SKOPJE (Reuters) - Macedonia called an early parliamentary election for June 5 on Friday after lawmakers dissolved parliament as part of an EU-brokered deal to end months of political deadlock linked to a wire-tapping scandal.
“Today I signed the decision to call early elections that should be held on June 5, 2016,” parliament speaker Trajko Veljanovski said.
“I believe everyone involved in the electoral process will contribute to the elections passing in a peaceful and democratic atmosphere and that every one of us on June 5 will fulfill their right to vote,” he said in a statement.
The opposition has already said it will boycott the election, intended to help end a political crisis caused by the revelation last year of extensive wire-tapping.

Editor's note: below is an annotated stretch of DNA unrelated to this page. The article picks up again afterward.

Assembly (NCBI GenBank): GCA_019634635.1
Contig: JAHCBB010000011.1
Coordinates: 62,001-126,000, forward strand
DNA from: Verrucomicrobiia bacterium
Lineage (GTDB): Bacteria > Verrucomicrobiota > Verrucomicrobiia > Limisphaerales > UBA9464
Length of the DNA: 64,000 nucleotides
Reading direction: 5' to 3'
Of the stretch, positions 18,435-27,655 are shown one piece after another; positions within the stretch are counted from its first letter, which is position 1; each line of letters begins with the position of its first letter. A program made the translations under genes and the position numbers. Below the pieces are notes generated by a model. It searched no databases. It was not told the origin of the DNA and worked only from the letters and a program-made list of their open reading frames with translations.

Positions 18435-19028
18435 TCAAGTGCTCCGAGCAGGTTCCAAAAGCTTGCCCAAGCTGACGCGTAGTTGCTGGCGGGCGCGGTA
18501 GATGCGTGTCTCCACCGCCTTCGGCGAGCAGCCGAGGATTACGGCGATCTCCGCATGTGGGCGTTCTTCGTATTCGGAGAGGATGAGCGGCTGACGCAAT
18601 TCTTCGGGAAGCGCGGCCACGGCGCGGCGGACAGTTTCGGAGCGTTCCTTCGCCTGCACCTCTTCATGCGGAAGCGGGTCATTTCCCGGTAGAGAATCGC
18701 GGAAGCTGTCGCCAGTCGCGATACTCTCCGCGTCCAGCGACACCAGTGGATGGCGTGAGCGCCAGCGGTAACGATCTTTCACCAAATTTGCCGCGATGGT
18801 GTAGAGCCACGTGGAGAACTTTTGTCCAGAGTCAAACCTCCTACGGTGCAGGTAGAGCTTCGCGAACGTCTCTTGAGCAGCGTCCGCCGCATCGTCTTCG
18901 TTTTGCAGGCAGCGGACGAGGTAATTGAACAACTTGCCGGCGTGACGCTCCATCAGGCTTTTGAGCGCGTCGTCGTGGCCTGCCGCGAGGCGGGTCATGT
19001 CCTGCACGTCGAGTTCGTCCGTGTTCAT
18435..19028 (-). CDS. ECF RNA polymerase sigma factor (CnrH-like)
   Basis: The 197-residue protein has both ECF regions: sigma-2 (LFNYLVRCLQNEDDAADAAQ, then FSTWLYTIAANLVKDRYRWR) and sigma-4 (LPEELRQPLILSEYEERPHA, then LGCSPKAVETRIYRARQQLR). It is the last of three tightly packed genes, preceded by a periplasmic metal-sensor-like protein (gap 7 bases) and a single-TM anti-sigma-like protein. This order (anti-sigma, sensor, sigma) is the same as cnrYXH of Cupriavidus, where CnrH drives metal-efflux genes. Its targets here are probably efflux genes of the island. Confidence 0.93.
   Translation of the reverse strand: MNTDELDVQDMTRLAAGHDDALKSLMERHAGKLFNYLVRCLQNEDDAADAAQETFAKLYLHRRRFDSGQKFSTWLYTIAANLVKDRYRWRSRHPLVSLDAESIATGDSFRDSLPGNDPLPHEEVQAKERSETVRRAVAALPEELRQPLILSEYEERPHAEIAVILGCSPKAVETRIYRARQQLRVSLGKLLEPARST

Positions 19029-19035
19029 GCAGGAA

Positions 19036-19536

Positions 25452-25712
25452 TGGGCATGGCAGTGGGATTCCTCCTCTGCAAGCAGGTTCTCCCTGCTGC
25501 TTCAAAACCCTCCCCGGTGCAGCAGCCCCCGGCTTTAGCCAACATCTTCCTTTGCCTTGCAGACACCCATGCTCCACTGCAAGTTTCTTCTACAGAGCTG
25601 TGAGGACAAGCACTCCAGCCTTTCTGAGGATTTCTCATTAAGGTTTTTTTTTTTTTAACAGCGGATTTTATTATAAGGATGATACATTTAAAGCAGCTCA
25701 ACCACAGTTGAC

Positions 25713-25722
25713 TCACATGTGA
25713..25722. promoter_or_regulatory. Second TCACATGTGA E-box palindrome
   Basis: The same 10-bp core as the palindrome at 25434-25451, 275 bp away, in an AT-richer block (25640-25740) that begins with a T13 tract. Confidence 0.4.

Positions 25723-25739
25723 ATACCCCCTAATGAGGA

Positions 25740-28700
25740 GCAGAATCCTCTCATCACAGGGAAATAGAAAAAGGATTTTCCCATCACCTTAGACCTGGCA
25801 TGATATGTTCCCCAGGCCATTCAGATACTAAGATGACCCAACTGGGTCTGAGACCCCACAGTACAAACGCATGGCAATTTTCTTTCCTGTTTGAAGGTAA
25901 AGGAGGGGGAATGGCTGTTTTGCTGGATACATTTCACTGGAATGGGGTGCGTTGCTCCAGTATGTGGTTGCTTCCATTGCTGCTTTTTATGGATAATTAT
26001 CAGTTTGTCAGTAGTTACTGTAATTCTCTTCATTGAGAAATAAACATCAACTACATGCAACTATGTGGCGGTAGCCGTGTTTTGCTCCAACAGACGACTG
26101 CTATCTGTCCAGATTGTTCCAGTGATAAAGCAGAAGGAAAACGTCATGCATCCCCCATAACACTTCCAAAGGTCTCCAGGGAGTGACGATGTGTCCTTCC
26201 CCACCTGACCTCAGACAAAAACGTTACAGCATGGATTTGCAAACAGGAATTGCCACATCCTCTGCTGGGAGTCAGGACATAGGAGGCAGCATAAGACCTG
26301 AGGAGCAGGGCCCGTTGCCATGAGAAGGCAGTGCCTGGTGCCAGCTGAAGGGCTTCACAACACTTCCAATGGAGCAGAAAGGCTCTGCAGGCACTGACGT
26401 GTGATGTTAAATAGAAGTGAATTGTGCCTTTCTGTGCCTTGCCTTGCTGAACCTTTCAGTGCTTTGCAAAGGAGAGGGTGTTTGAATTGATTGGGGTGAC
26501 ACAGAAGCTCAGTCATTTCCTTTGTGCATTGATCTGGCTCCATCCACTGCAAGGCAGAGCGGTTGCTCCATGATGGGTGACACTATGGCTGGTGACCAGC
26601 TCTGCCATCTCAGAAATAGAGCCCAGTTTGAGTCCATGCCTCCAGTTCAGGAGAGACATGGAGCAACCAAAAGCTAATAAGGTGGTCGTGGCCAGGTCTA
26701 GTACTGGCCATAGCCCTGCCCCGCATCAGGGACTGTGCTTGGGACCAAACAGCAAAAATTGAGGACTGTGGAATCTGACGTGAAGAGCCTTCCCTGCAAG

However, the crisis deepened this week when President Gjorge Ivanov granted an amnesty to 56 officials alleged to be involved in the scandal.
Macedonia’s ruling party said in a statement on Friday it would suggest to the three other largest parties that they all write to Ivanov to ask him to review his decision.
The pardon caused concern in Europe and the United States and led Johannes Hahn, the EU commissioner responsible for relations with would-be member states such as Macedonia, to question whether credible elections were still possible.
The pardon led to three nights of protests on the streets of the Macedonian capital. Five police officers were injured by stone-throwing on Thursday night, a police official said.
Reporting by Kole Casule and Ivana Sekularac; editing by Adrian Croft